Ian Bailey’s civil action against the state begins tomorrow

Ian Bailey’s civil action against the State begins tomorrow, with the former journalist claiming gardaí attempted to frame him for the unsolved murder of Frenchwoman Sophie Toscan du Plantier.

The High Court case could run until Christmas, with the State strongly contesting Mr Bailey’s claims in his action for damages in relation to his alleged wrongful arrest in connection with the murder.

More than 80 witnesses, including two retired directors of public prosecutions, are expected to give evidence.

Ms du Plantier was murdered at her holiday home outside Schull in West Cork in December 1996.

Mr Bailey’s legal team has subpoenaed four senior legal officers to give evidence, including the two retired heads of the DPP — Eamon Barnes, who stepped down in 2000, and his successor James Hamilton, who retired in 2011.

The state solicitor for West Cork, Malachy Boohig, has also been called to give evidence, as has Robert Sheehan, a former senior lawyer with the DPP.

The DPP did not bring a prosecution against Mr Bailey in relation to the du Plantier case, with Mr Barnes later claiming the investigation was “thoroughly flawed and prejudiced”.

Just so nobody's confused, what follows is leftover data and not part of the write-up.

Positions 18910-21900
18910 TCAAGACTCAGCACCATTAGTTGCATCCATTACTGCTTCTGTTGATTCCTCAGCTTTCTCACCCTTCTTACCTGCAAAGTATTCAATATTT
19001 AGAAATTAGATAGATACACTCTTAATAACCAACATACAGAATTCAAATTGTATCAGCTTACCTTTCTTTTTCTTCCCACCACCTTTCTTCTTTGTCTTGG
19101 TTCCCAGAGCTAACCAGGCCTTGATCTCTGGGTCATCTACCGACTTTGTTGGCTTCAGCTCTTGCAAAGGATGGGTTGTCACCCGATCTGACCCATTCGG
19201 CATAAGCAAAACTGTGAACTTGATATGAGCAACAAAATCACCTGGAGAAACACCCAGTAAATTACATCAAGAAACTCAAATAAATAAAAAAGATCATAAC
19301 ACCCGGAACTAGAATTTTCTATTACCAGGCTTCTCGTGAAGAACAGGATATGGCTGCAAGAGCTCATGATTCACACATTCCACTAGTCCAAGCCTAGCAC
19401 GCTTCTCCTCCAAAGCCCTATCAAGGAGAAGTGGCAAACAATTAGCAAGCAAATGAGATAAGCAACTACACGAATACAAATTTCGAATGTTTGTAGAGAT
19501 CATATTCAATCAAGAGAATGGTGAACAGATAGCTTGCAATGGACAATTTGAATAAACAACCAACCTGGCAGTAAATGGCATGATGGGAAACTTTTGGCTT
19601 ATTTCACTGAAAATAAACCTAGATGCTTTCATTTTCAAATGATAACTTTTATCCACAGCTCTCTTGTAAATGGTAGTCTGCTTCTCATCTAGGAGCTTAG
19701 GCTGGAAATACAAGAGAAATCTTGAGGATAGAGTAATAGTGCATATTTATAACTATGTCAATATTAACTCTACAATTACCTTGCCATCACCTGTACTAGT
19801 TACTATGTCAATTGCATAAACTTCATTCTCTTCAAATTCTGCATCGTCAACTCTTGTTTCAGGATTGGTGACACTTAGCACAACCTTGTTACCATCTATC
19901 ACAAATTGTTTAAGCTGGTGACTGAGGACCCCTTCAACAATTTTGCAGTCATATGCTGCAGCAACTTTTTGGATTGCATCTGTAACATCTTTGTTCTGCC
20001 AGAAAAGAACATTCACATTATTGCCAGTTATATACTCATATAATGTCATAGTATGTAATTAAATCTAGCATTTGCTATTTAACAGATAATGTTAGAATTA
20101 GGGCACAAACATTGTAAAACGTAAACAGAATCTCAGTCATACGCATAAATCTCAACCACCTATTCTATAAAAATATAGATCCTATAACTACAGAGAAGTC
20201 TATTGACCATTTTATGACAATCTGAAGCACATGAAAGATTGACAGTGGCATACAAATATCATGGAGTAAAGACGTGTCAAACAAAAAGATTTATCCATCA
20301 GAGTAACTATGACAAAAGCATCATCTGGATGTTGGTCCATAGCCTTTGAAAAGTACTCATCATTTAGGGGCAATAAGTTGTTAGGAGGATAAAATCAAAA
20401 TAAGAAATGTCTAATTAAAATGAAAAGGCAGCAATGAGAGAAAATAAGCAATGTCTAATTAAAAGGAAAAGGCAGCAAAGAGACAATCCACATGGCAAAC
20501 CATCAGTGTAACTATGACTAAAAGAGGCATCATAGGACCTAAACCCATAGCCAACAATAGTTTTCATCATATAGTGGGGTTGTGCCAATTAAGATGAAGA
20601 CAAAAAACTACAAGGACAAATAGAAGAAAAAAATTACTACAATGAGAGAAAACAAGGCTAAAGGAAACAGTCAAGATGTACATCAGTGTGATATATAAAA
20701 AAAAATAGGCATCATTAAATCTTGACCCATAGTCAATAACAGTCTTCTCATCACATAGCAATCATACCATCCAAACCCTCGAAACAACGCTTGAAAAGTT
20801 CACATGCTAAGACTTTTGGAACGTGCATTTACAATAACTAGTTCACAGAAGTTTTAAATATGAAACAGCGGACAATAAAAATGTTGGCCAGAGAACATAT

In 2001 Mr Sheehan wrote a strong critique of the Garda probe into the du Plantier murder, supporting Mr Bailey’s claims of innocence, but the document only emerged a decade later, around the time Mr Barnes sent an email to the DPP’s office claiming a “grossly improper attempt to achieve or even force a prosecutorial decision” by gardaí.

Another likely witness is Marie Farrell, a local woman who in 2005 dramatically withdrew her earlier statements which placed Mr Bailey close to the murder scene. She said she had been put under pressure by gardaí to implicate Mr Bailey.

The State will fight Mr Bailey’s action with witnesses likely to include retired Chief Supt Dermot Dwyer, who spearheaded the initial murder investigation, and retired Sgt Jim Fitzgerald.

Mr Bailey was arrested twice in connection with the case and is still the subject of a European Arrest Warrant, despite winning a Supreme Court appeal against any extradition attempt by French authorities also probing the murder.

Mr Bailey has said he was wrongfully arrested and was the subject of Garda efforts to pin the crime on him, an allegation denied by gardaí. His partner, Jules Thomas, has also sued for damages arising from her arrest in the murder investigation.

The civil action comes after a legal wrangle over access to tapes of phone calls related to the du Plantier case, recorded at Bandon Garda Station.


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